A human rights lawyer and Senior Advocate of Nigeria (SAN), Mr. Femi Falana, has urged the federal government to reopen Nigeria’s land borders in the interest of the country.
Falana advised the federal government to “urgently dialogue with Nigeria’s neighbouring countries to jointly fight the menace of smuggling, which necessitated the border closure by Nigeria.”
He made the recommendation yesterday while delivering a paper on “Rule of Law, Good Governance and Economic Development” at the annual conference of the ECOWAS Court of Justice in Accra, Ghana.
The senior lawyer also urged the federal government to reject the endorsement of its border closure policy by the International Monetary Fund (IMF), describing the endorsement as “a deliberate design to weaken ECOWAS regional integration agenda.”
“Border closure is inconsistent with the letter and spirit of ECOWAS Protocol on Free Movement of Persons, Residence and Establishment and the African Continental Free Trade Agreement. The endorsement of the IMF is a deliberate design to weaken the ECOWAS regional integration agenda.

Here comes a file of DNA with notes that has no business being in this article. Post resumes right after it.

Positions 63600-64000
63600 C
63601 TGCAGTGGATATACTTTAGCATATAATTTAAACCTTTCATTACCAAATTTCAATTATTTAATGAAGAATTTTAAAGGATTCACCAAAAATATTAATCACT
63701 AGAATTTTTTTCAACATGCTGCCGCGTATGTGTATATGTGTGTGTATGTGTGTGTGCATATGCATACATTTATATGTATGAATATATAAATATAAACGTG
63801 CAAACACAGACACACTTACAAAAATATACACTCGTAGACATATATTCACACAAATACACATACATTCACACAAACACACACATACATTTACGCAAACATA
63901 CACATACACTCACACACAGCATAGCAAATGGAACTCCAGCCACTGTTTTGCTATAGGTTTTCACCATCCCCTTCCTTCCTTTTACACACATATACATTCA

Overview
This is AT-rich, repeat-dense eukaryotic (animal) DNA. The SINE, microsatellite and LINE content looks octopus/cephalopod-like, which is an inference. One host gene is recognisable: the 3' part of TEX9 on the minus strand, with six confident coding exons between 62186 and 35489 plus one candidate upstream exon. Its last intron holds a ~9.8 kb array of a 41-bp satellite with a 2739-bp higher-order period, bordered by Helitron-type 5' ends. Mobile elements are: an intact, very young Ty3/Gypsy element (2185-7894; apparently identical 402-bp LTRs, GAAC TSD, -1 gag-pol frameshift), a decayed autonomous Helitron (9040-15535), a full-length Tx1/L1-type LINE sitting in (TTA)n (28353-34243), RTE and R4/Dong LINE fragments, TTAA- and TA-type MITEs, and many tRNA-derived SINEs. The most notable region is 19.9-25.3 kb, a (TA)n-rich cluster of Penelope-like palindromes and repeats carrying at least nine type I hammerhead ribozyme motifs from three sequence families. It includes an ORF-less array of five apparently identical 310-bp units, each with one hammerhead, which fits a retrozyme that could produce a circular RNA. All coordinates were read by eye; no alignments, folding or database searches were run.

“The borders should be reopened without any further delay as it cannot be sustained for too long without serious repercussions for the Nigerian economy.
“The neighbouring countries may retaliate by imposing a ban on goods being exported from Nigeria by air. They may also close down Nigerian banks and other businesses operating in other member states of the ECOWAS.
“Instead of resorting to the unilateral closure of borders the Federal Government should drag the Republics of Benin and Niger to the Court of Justice of the ECOWAS for breaching the ECOWAS Protocol by allegedly encouraging the smuggling of petrol, rice and other products. In the alternative, smuggling should be addressed like terrorism which is being jointly combated by Nigeria and her neighbours,” he explained.
Falana stressed that the border closure was an undue punishment on law-abiding corporate bodies and community citizens “because of the criminal activities of a few trans-border smugglers.”
“The federal government should expose the smugglers by arresting and prosecuting them. The smugglers in Nigeria and the neighbouring countries are well-known by the security agencies. Without official connivance, the crime of smuggling cannot thrive in the region.”
He also advised the federal government to deploy technology in border monitoring as a way of checking and tracking smugglers.
“Apart from monitoring the borders with technology, the Federal Government should take advantage of the ECOWAS Protocol Relating to the re-exportation within ECOWAS of goods imported from third countries. Under the Protocol Benin, Togo and Ghana are only entitled to charge administrative fees in respect of goods whose destination is Nigeria,” Falana added.